If you’re considering your best options for facelift surgery, the different available techniques may seem daunting. Because facial anatomy differs from patient to patient, your facelift method must match your cosmetic concerns and desired outcome.
The two most advanced facelift approaches are called deep plane and superficial musculoaponeurotic system, or SMAS. Each can reduce the signs of aging women and men realize as they get older, producing stunning, natural-looking results that avoid the stereotypical “windblown” effect. If you recently began researching facelift surgery, it can be helpful to understand the difference between these two methods.
A Brief History of Facelift Surgery
Today’s facelift techniques have evolved considerably since 1916, when a German surgeon named Dr. Erich Lexer performed the first such surgery. Then, it was a simple matter of lifting and tightening facial skin layers. Though this early process produced satisfactory results, they weren’t long-term, and left patients with significant, visible scarring.
By the 1920s, surgeons had further refined their methods by separating the facial fat and skin before tightening. They also learned how to conceal incisions to make scars less noticeable.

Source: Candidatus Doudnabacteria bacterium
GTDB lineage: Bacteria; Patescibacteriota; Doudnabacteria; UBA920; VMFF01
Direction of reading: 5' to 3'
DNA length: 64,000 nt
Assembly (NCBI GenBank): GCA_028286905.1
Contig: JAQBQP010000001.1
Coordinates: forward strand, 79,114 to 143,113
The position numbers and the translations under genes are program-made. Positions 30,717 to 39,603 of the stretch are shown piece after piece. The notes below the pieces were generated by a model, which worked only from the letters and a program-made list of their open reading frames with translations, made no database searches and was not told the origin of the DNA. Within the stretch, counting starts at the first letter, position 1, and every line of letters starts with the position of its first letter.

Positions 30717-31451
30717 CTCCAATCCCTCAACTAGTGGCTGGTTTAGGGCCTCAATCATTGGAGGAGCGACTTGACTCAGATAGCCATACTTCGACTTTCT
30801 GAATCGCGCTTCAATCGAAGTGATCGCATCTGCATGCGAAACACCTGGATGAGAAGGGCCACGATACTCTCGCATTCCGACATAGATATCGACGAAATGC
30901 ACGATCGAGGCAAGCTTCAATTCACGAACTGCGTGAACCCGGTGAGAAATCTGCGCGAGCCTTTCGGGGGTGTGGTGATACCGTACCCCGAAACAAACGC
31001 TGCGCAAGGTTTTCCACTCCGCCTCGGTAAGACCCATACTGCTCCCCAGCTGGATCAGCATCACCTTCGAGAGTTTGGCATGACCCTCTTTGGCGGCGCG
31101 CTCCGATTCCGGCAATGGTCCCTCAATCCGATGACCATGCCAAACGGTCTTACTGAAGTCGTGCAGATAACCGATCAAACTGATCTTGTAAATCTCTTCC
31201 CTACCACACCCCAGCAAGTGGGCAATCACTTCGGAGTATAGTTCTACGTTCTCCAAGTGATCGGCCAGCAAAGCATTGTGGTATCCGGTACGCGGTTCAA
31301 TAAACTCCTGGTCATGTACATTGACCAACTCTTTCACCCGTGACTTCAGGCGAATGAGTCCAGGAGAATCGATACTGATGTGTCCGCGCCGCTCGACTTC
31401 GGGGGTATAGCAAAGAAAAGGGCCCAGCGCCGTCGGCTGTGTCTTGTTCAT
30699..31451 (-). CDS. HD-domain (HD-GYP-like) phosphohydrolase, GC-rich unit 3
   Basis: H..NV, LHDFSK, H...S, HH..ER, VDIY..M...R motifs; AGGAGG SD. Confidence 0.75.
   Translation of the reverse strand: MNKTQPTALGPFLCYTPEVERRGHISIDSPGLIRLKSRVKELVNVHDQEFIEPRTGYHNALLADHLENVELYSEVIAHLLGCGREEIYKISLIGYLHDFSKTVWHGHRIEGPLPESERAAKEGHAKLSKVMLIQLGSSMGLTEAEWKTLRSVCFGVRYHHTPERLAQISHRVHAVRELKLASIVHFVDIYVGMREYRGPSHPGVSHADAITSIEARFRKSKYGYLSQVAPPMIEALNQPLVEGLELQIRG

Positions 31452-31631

The surgery’s next innovation came in the 1960s and ‘70s, when pioneering facelift experts began to address the muscles and connective tissue as part of their surgical approach. Since this layer enables facial expressions, a facelift that treats this area has shown much longer-term rejuvenating benefits. In addition, it comes with the added benefits of relieving pressure from the skin layer tightened in earlier facelift techniques, achieving an optimal degree of lifting and visible staying power.
A deep-plane facelift tightens and lifts the middle and lower facial areas by targeting the SMAS. It’s effective and softens deep wrinkles and folds while maintaining a natural presence.
In performing a deep-plane facelift, Dr. Cooper lifts the jowls and neck, while releasing cheek ligaments and elevating the cheek fat pads and muscles. The overall result is to smooth wrinkles and restore a youthful heart shape.
This facelift technique has one notable advantage – lifting the skin and the SMAS at once rather than separately could create more natural results.
When performing a facelift with the SMAS technique, Dr. Cooper lifts the skin away from the SMAS layer and addresses each separately. In some cases, this approach affords him more control over the outcome.
Skin tightening is still critical, but its lifting role is secondary to SMAS. Sometimes, Dr. Cooper uses the SMAS and deep-plane approaches simultaneously if he thinks doing so will provide optimal results.
Your Best Choice for Palm Beach Facelift Surgery
The deep-plane and SMAS facelifts are optimal choices to rejuvenate your facial profile and reveal a younger, refreshed version of yourself. For patients in Jupiter and Palm Beach, Dr. Cooper can create a customized facelift plan to meet your every need.